View Full Version : Stock w/ comb replacement for Remington 870: thoughts?
Got my new 870 28" to shoot some trap today for the first time.
While I am fairly convinced that gun shoots a way better then me, I think the stock is pretty low in my case, so I have to kinda crane my neck for a better sighting.
I've looked around for a bit and have found this Sterling thumbhole replacement stock with a comb (http://www.boydsgunstocks.com/STER-REM-870-12-GA-STK-NL-F-p/500-034.htm). The reviews are very favorable.
I am wondering if anyone here have any experience with the stocks like this? I am in for some trap shooting. Perhaps, I would need to get a more upscale gun, but I would describe myself as a novice in that field, so I don't see spending of one or two grands on a real nice over/under is justified at this point ;)
Thanks for any thoughts on the topic.
08-12-2012, 9:13 PM
Bring the butt higher on your shoulder to start with. :) If you are dropping your head way down and / or to the side to get to the stock, then you definitely want to bring the butt higher. I tell students to not lower their face to the gun, but bring the gun up to their face.
Depending on where you are at in the East Bay come up to Valley of the Moon Gun Club in Sonoma on most any Sunday morning and hook up with me or one of the other instructors. We can get you hitting targets and enjoying yourself pretty quickly in most cases.
FWIW my primary trap gun is an 1100 with a sporting profiled stock. It has a nearly identical profile to your 870. I'm a pretty tall guy with a fairly long neck but I am able to keep my head close to vertical on that stock and I break a lot of birds.
I don't see thumb hole stocks very much at all at the places I shoot, on any model. Most of the ones I see are on hunting guns that guys are shooting before they head out to a blind.
Remington's "trap stock" has a Monte Carlo. There are several shooters at the club who have them, but for me they generally make the stock too tall. If, after you trying bringing the gun up you are still certain you need more on top of the stock, you can try the American Plainsman stock from Boyd's. It has a fairly small Monte Carlo on top and I recently put one on a Mossberg 500 of mine. I'm still getting the feel of it but t shoots pretty nicely for me.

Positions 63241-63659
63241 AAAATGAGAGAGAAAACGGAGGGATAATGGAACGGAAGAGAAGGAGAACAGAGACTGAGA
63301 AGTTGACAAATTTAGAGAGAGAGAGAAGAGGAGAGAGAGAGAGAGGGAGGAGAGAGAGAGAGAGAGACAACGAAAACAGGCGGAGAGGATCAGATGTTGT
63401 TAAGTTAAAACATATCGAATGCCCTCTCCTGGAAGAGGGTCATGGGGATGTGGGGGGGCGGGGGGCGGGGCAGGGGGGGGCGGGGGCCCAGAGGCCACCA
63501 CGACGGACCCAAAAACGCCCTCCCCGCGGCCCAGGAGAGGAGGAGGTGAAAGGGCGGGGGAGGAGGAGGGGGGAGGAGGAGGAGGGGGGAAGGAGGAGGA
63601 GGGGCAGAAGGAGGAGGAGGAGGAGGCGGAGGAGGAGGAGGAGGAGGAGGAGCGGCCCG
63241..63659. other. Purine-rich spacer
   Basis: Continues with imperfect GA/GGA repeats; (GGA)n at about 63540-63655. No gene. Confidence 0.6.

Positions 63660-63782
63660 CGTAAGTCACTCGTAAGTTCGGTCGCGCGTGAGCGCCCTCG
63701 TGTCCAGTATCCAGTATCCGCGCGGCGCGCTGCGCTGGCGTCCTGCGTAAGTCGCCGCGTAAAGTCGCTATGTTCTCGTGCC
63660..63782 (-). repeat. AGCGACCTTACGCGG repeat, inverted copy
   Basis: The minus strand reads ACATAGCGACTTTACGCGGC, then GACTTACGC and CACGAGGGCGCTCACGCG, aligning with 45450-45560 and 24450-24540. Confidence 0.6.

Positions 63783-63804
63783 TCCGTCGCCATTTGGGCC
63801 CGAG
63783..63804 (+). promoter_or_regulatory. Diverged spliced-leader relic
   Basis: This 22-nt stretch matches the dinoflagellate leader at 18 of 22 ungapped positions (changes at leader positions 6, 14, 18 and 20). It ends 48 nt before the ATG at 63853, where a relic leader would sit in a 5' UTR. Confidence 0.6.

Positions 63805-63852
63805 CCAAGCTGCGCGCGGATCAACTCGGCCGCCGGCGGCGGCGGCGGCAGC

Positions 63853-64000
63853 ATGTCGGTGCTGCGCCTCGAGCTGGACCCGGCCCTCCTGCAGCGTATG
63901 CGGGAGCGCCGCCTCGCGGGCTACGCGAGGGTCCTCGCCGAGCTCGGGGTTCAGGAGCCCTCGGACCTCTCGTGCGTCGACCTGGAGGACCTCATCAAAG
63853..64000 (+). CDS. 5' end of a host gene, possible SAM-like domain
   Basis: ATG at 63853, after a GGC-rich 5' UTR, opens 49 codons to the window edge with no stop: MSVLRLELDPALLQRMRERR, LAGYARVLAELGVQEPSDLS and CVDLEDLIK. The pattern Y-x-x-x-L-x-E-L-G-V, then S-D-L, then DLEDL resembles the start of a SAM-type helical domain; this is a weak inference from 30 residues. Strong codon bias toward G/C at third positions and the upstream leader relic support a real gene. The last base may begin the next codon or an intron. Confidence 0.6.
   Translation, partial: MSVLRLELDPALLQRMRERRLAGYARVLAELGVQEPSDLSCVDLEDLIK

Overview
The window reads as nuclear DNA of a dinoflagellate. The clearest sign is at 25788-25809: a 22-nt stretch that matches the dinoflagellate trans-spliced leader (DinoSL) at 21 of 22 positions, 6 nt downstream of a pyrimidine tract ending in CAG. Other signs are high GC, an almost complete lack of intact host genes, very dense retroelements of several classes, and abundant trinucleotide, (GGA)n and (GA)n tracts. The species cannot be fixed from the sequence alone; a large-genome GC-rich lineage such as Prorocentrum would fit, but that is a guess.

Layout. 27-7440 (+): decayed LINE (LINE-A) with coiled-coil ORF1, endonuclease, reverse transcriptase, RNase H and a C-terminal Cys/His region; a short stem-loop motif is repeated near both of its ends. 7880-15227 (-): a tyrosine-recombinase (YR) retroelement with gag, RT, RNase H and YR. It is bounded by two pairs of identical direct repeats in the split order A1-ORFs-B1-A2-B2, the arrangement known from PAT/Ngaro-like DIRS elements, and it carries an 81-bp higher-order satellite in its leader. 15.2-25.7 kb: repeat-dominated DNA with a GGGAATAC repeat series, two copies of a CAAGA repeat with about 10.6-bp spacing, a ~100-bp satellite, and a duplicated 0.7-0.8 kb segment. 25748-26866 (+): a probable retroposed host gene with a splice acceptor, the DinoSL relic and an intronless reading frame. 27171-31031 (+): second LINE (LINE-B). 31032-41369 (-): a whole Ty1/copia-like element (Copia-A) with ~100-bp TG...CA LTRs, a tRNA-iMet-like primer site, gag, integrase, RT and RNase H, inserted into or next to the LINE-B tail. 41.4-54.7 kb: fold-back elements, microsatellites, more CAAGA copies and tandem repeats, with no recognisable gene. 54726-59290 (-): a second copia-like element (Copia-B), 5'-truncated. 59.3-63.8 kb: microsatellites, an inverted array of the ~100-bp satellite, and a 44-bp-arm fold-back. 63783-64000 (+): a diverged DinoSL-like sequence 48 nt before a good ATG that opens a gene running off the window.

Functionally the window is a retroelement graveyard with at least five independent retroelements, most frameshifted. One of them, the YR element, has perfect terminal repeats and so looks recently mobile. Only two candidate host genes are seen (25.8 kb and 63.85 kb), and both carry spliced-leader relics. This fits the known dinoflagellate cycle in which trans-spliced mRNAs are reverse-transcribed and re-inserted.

ETA: Your 870 is more than fine, novice or otherwise. I know several very good shooters who are very happy and shoot great scores with 870s old and new. Don't let the guys shooting investment grade guns get in your head. There's a fellow I know that shoots nothing but Kolar guns, which start with five figures on the price tag and go up. I've seen people beat him with Big 5 870 Express models. It's never the gun, it's the guy behind the gun.
Thanks for the great hints and tips! I really appreciate the advice about bringing the butt higher and will try to do just that on my next trip - it is certainly easier than buying the parts and making the mods on the gun. I have just tried to "bring the gun up" in front of the mirror and it feels more natural indeed. So, you might have just solved my problem after all ;)
I would love to drop by at your club, but I am about an 1.5 away to the south-east from the Sonoma. If I will have a chance to drive up north, then I'll certainly drop by.
08-12-2012, 10:24 PM
If you are closer to San Francisco and free this Sat.....I'll be shooting in the afternoon and can show you a few tips on mounting a shotgun.
There is also a Clinic on the 25th in San Jose if you want to join in.
San Francisco sounds good, in fact. Where are you shooting there and what time? Please PM me if you feel more comfortable that way.
Thanks a lot!
08-12-2012, 11:42 PM
just to add to the mix:
If you're looking for something with a little adjustablity, take a look at:
You'll see the same stock on the Rem 1100 Competition Synthetic...the benefit of the adjustable comb is having the ability to move the comb to a point where you are able to correctly bring the gun into proper alignment.
my buddy put one on his 870TB; felt a little bit better than the original Monte Carlo stock.
They don't cost too much, but you get something that you can adapt for any of the clays games.
Thanks for the pointer: I will try to improve my skills first (apparently there's a lot of room to adjust in there :). Stocks replacement might be a second option then.
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